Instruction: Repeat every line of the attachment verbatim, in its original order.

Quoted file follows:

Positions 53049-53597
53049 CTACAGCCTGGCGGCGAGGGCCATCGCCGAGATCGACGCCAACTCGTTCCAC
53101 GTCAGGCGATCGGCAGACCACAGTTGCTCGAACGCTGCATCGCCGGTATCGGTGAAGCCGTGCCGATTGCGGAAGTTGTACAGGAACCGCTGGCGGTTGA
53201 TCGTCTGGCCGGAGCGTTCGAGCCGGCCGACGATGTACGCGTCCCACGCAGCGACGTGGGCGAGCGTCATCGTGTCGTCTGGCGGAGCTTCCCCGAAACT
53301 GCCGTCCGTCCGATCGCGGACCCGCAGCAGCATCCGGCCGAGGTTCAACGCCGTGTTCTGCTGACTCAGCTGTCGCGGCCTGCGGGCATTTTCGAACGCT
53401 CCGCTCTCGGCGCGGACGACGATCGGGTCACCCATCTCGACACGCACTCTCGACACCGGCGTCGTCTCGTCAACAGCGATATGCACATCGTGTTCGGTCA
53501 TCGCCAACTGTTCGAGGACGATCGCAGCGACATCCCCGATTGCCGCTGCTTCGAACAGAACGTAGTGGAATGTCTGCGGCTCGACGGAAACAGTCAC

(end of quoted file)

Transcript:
Positions 53049-53597
53049 CTACAGCCTGGCGGCGAGGGCCATCGCCGAGATCGACGCCAACTCGTTCCAC
53101 GTCAGGCGATCGGCAGACCACAGTTGCTCGAACGCTGCATCGCCGGTATCGGTGAAGCCGTGCCGATTGCGGAAGTTGTACAGGAACCGCTGGCGGTTGA
53201 TCGTCTGGCCGGAGCGTTCGAGCCGGCCGACGATGTACGCGTCCCACGCAGCGACGTGGGCGAGCGTCATCGTGTCGTCTGGCGGAGCTTCCCCGAAACT
53301 GCCGTCCGTCCGATCGCGGACCCGCAGCAGCATCCGGCCGAGGTTCAACGCCGTGTTCTGCTGACTCAGCTGTCGCGGCCTGCGGGCATTTTCGAACGCT
53401 CCGCTCTCGGCGCGGACGACGATCGGGTCACCCATCTCGACACGCACTCTCGACACCGGCGTCGTCTCGTCAACAGCGATATGCACATCGTGTTCGGTCA
53501 TCGCCAACTGTTCGAGGACGATCGCAGCGACATCCCCGATTGCCGCTGCTTCGAACAGAACGTAGTGGAATGTCTGCGGCTCGACGGAAACAGTCAC